As the world slowly recovers from the COVID pandemic and plunges into a war with Russia, scientists and doctors have expressed concern about another virus that may catch many of us pantless — monkeypox.
Patients with monkeypox have already been confirmed in the United Kingdom, Germany, Italy, Spain, France, Portugal, Sweden, Belgium, the US, Canada, and Australia. Experts are concerned about the uncharacteristic spread of the disease. After all, monkeypox was usually recorded in African countries, with some exceptions, when the disease was brought to other continents by tourists.
But according to the ECDC, the disease, which was discovered in Europe, seems to have spread from person to person. And for the first time, epidemiologists have found no direct link between patients and Africa. The World Health Organization has expressed concern about the outbreak of monkeypox and is holding daily meetings to monitor the rapidly changing situation.
What is monkeypox?
It’s a disease caused by viruses of the poxvirus family, transmitted to humans from animals, most likely from rodents and primates. The disease is transmitted by touch, saliva, blood, and consuming undercooked meat of an infected animal. So it’s not as contagious as COVID, but if you have any strange symptoms, better put on that mask.
Monkeypox is found mainly in remote areas of Central and West Africa, i.e., in regions close to tropical forests. There is no cure or fool-proof vaccine for monkeypox, but doctors say that regular vaccination against regular smallpox reduces the risk of contracting monkeypox.
Symptoms of monkeypox
The disease starts with a fever, muscle aches, swollen lymph nodes, and headaches. Within one or three days after the onset of fever, the patient develops a pronounced bumpy rash on the skin, often spreading from the face throughout the body and lasting two to four weeks.
The mortality rate
The good news is that monkeypox has a much lower mortality rate than smallpox. The West African type found by scientists in Europe has a mortality rate of just under 4%. No death cases have been reported so far due to the recent outbreak.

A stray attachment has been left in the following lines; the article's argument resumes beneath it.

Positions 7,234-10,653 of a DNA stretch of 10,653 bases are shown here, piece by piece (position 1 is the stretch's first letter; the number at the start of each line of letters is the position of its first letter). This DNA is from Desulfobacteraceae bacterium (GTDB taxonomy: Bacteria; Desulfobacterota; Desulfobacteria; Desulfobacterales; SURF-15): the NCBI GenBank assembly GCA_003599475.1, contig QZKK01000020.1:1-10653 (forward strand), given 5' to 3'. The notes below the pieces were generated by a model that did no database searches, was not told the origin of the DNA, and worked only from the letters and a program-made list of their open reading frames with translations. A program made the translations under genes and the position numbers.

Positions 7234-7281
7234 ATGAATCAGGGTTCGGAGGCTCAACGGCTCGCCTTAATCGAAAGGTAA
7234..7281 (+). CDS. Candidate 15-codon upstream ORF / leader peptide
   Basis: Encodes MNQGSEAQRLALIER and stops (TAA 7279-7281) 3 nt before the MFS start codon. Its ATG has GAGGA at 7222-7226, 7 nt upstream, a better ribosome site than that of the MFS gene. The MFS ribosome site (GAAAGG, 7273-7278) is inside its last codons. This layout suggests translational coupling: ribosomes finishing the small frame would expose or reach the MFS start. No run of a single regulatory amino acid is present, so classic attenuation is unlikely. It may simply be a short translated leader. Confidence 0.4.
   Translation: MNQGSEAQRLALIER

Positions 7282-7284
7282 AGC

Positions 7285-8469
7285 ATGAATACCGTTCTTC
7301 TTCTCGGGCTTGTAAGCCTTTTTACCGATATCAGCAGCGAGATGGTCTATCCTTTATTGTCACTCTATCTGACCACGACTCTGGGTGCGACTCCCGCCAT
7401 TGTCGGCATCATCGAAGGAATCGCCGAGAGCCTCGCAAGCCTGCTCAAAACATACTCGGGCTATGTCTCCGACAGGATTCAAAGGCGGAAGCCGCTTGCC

Monkeypox cases outside of Africa
As of May 30, 2022, 257 cases of monkeypox have been reported in 23 nations but with zero fatal casualties in non-endemic countries. The first non-African country where the new disease was diagnosed was the United Kingdom. Since May 6, another 100+ people have been diagnosed with the disease. Around this time, Portugal reported 49 cases of monkeypox, Canada – 26, the US – 10, Spain — 20, Italy — 4, Belgium — 3, and France and Sweden — 2. Several countries have reported singular cases as well.
The monkeypox virus needs to be studied
Head of the virology dept at Erasmus University Medical Center in Rotterdam, Marion Koopmans, said this new monkeypox was probably more contagious, but we need more information. Only genetic studies will show whether the path of infection has changed.
Meanwhile, ECDC is asking public health groups to raise awareness about monkeypox. In countries where smallpox vaccines are available, the ECDC recommends getting a smallpox shot just in case. In the UK, some health professionals are being offered this vaccination. And Spain’s Ministry of Health was reportedly preparing to purchase thousands of vaccine doses to prevent a possible outbreak.
Here’s a fun fact about the smallpox virus that killed more than 300 million people since 1900. The virus has been fully eradicated by modern medicine, and the only places where you can still find it today are highly secure labs. One such laboratory is in the U.S. Centers for Disease Control and Prevention in Atlanta, and the other one is in the State Research Center of Virology, located in the city of Koltsovo in Siberia.
As soon as new information about the disease appears, it will be immediately reported to the public, but try not to eat any raw monkey or rodent meat in the meanwhile.